# Naming elliptic curves for cryptography

There are an infinite number of elliptic curves, but a small number that are used in cryptography, and these special curves have names. Apparently there are no hard and fast rules for how the names are chosen, but there are patterns.

The named elliptic curves are over a prime field, i.e. a finite field with a prime number of elements p. The curve names usually contain a number which is the number of bits in the binary representation of p. Let’s see how that plays out with a list of elliptic curves.

```    |------------------+-----------|
| Name             | bits in p |
|------------------+-----------|
| ANSSI FRP256v1   |       256 |
| BN(2, 254)       |       254 |
| brainpoolP256t1  |       256 |
| Curve1174        |       251 |
| Curve25519       |       255 |
| Curve383187      |       383 |
| E-222            |       222 |
| E-382            |       382 |
| E-521            |       521 |
| Ed448-Goldilocks |       448 |
| M-211            |       221 |
| M-383            |       383 |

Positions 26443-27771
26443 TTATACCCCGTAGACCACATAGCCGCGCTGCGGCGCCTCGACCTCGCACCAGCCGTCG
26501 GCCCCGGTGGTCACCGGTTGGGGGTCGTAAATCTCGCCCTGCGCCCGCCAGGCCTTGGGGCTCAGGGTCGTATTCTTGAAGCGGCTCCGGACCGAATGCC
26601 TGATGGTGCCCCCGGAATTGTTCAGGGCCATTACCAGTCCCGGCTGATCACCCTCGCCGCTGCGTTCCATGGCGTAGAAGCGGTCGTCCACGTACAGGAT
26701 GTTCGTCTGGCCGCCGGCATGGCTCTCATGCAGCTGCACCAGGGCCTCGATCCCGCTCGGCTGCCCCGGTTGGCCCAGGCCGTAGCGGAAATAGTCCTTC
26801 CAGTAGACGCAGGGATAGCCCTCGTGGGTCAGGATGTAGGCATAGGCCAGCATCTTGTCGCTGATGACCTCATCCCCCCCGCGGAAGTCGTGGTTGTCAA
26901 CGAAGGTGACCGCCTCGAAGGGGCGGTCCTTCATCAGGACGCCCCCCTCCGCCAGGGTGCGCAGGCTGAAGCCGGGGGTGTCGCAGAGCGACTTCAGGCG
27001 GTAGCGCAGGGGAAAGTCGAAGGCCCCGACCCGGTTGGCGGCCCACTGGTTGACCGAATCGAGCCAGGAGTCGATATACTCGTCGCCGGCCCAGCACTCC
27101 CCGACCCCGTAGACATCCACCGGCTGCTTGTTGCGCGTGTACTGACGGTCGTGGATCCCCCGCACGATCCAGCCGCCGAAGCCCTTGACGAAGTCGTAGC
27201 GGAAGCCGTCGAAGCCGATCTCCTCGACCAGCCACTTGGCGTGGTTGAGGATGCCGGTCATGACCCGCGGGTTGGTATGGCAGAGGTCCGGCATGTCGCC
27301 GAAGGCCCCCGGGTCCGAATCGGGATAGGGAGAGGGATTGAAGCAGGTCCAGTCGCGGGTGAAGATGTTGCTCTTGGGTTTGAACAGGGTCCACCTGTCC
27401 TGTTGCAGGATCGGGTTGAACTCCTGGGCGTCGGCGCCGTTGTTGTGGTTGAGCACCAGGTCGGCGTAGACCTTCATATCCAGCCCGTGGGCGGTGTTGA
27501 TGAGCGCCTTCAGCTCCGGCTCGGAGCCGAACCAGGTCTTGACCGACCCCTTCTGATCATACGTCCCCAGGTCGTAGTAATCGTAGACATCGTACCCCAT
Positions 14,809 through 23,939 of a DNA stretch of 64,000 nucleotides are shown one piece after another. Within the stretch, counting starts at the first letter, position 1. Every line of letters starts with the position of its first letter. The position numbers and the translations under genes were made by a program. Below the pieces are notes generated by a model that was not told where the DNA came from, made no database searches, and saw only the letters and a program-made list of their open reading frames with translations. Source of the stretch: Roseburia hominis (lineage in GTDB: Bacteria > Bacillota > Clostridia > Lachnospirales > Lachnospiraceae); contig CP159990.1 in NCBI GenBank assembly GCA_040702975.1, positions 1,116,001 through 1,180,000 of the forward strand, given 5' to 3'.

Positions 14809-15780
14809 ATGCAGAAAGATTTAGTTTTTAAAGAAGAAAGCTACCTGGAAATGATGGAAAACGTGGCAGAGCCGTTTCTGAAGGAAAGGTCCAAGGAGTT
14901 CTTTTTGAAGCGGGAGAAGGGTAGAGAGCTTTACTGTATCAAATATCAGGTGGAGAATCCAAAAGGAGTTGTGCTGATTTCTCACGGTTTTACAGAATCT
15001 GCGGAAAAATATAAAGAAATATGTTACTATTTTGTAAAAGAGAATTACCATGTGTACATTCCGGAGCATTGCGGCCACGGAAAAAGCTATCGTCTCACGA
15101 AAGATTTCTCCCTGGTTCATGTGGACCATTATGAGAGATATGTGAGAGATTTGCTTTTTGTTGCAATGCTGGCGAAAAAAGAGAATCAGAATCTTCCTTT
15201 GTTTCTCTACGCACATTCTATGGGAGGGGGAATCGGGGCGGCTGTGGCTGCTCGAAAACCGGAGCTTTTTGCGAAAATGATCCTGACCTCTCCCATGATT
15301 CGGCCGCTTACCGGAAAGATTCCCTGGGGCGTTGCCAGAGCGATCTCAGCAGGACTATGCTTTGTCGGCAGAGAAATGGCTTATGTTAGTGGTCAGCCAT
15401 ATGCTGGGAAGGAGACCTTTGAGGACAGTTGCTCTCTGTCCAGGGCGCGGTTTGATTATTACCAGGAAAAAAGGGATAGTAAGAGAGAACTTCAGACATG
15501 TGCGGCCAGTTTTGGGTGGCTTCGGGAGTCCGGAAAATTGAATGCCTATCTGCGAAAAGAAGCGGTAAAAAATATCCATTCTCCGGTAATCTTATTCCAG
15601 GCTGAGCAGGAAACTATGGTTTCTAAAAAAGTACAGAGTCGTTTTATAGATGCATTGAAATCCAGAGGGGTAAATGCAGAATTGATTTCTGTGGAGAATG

| M-511            |       511 |
| NIST P-224       |       224 |
| NIST P-256       |       256 |
| secp256k1        |       256 |
|------------------+-----------|
```

The first three curves in the list use a prime p that does not have a simple binary representation.

In Curve25519, p = 2255 – 19 and in Curve 383187, p = 2383 – 187. Here the number of bits in p is part of the name but another number is stuck on.

The only mystery on the list is Curve1174 where p has 251 bits. The equation for the curve is

x² + y² = 1 – 1174 y²

and so the 1174 in the name comes from a coefficient rather than from the number of bits in p.

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